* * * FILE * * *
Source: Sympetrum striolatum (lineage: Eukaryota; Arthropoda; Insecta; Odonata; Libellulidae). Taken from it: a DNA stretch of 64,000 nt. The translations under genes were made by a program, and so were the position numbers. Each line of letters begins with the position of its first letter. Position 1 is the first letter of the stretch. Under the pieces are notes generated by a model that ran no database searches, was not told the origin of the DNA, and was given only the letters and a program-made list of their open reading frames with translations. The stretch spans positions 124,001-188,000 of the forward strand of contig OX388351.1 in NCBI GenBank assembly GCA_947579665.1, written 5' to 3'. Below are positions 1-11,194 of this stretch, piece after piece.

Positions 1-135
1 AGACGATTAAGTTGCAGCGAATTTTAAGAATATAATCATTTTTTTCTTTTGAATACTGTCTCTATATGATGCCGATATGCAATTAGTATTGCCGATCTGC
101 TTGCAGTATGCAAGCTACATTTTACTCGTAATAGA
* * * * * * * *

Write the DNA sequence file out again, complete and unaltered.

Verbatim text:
Source: Sympetrum striolatum (lineage: Eukaryota; Arthropoda; Insecta; Odonata; Libellulidae). Taken from it: a DNA stretch of 64,000 nt. The translations under genes were made by a program, and so were the position numbers. Each line of letters begins with the position of its first letter. Position 1 is the first letter of the stretch. Under the pieces are notes generated by a model that ran no database searches, was not told the origin of the DNA, and was given only the letters and a program-made list of their open reading frames with translations. The stretch spans positions 124,001-188,000 of the forward strand of contig OX388351.1 in NCBI GenBank assembly GCA_947579665.1, written 5' to 3'. Below are positions 1-11,194 of this stretch, piece after piece.

Positions 1-135
1 AGACGATTAAGTTGCAGCGAATTTTAAGAATATAATCATTTTTTTCTTTTGAATACTGTCTCTATATGATGCCGATATGCAATTAGTATTGCCGATCTGC
101 TTGCAGTATGCAAGCTACATTTTACTCGTAATAGA